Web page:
Explain what each line of code does to create first_plot. Hint: help on what built-in functions do can by found by typing ?x in the console, where x is the name of the function. Suppose that you were interested in looking at all the rounds in round_of_ten, not just round 10. What would you modify in the code for first_plot for each different round? How many lines of code would you have if you cut/pasted/modified the code that created first_plot to create second_plot, third_plot… tenth_plot?

5 (10 marks)

Use the code that created first_plot to write a function plot_sd() that takes as an argument rnd_of_10. The body of plot_sd() will contain the code that created first_plot, except wherever there was a 10 you need to replace it with rnd_of_10. Hint: you can test the function by typing plot_sd(10) and it should look identical to first_plot. Use assert_that to make sure the input to your function is valid: i.e. rnd_of_10 %in% 1:10. How many lines of code would you have in total for the function, and 10 calls to that function?

#paste a copy of your plot_sd function in this code chunk.

6 (10 marks)

Use your function plot_sd() to plot the supply, demand bids and asks in round 10.

7 (10 marks)

Copy and paste the code that created first_plot, and rename it third_plot. Add the aesthetic frame=round_of_ten inside the aes(). i.e mapping=aes(q,variable, colour=role, frame=round_of_ten). Remove the filtering of the data used by both the geom_step() calls e.g instead of data=filter(supply_and_demand,round_of_ten==10) use data=supply_and_demand. Run the code to create third_plot by hitting control plus enter but do not look at at the plot. Instead, if third_plot ran without error, copy the following code into your assignment1.R file and hit control plus enter. How many lines of code were required to see the plots for all 10 rounds?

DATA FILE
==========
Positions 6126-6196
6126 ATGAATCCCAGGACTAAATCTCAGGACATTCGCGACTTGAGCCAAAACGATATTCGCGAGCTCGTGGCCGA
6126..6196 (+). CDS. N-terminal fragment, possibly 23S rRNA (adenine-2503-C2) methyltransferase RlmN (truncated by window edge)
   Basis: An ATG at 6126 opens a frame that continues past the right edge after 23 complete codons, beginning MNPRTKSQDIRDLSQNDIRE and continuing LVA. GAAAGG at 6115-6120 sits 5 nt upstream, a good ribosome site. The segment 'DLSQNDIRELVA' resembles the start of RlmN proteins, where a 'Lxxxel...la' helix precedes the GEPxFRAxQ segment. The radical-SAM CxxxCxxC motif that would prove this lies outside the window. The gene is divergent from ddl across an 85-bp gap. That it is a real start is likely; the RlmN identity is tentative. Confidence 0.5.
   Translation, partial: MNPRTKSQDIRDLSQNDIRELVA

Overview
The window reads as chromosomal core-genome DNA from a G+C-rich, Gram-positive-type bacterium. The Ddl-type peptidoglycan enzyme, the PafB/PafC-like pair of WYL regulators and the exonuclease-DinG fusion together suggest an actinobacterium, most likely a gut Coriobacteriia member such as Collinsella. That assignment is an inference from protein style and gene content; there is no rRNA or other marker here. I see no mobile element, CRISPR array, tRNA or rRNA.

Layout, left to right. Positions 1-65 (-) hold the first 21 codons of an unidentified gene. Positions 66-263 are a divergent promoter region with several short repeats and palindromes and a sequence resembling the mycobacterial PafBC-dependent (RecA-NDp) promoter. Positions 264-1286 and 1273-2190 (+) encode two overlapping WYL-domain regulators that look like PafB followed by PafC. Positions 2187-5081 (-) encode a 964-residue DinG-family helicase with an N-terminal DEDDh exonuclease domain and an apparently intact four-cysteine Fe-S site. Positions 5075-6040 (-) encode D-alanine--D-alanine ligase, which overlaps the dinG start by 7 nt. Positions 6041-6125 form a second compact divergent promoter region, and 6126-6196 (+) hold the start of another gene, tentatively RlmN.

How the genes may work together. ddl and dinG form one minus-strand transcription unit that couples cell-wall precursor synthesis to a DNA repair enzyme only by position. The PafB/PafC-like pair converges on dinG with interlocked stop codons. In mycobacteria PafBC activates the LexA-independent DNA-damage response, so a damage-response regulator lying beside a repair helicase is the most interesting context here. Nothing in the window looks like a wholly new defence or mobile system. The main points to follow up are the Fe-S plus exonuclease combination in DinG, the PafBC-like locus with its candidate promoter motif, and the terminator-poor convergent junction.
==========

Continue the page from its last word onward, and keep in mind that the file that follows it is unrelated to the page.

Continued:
(third_plot <- ggplotly(third_plot)%>%
  animation_opts(1000,transition = 100)%>%
  hide_legend()%>% 
  config(displayModeBar = F))

Insert your animation (third_plot) below:

8 (10 marks)

Describe the dataframe mydf. You can view the dataframe by clicking on it in the top right panel of Rstudio, and it will open in the top left panel. What are the columns, and what are the rows?

9 (10 marks)

Explain what the following code snippet does. Hints: <- is the assignment function (give the result on the right the name on the left). %>% is the pipe function, read as THEN (take what is on the left THEN apply the function on the next line). For functions that have alphabetic names you can type ?name in the console to get help. e.g. ?group_by

value_and_cost <- mydf%>%
    group_by(marketmaker,round_of_ten, Rounds, role, variable)%>%
    count(variable)

10 (10 marks)

Cut and paste the above code snippet into your assignment1.R file and save. Source the assignment1.R and click on value_and_cost in the top right panel. How can dataframe value_and_cost be used to check to make sure that function plot_sd is plotting the supply and demand correctly?

11 (0 marks)

For round_of_ten==10, plot the relationship between choice and variable for all combinations of marketmaker and role, using a different colour for Rounds

12 (10 marks)

Copy and paste the code that created fourth_plot, and rename it fifth_plot. Add the aesthetic frame=round_of_ten inside the aes(). i.e mapping=aes(variable,choice,frame=round_of_ten, colour=Rounds). Remove the filtering of the data e.g. instead of data=filter(mydf, round_of_ten==10) use data=mydf. Run the code to create fifth_plot by hitting control plus enter but do not look at at the plot. Instead, if fifth_plot ran without error, copy the following code into your assignment1.R file and hit control plus enter.

(fifth_plot <- ggplotly(fifth_plot)%>%
  animation_opts(1000,transition = 100)%>%
  hide_legend()%>% 
  config(displayModeBar = F))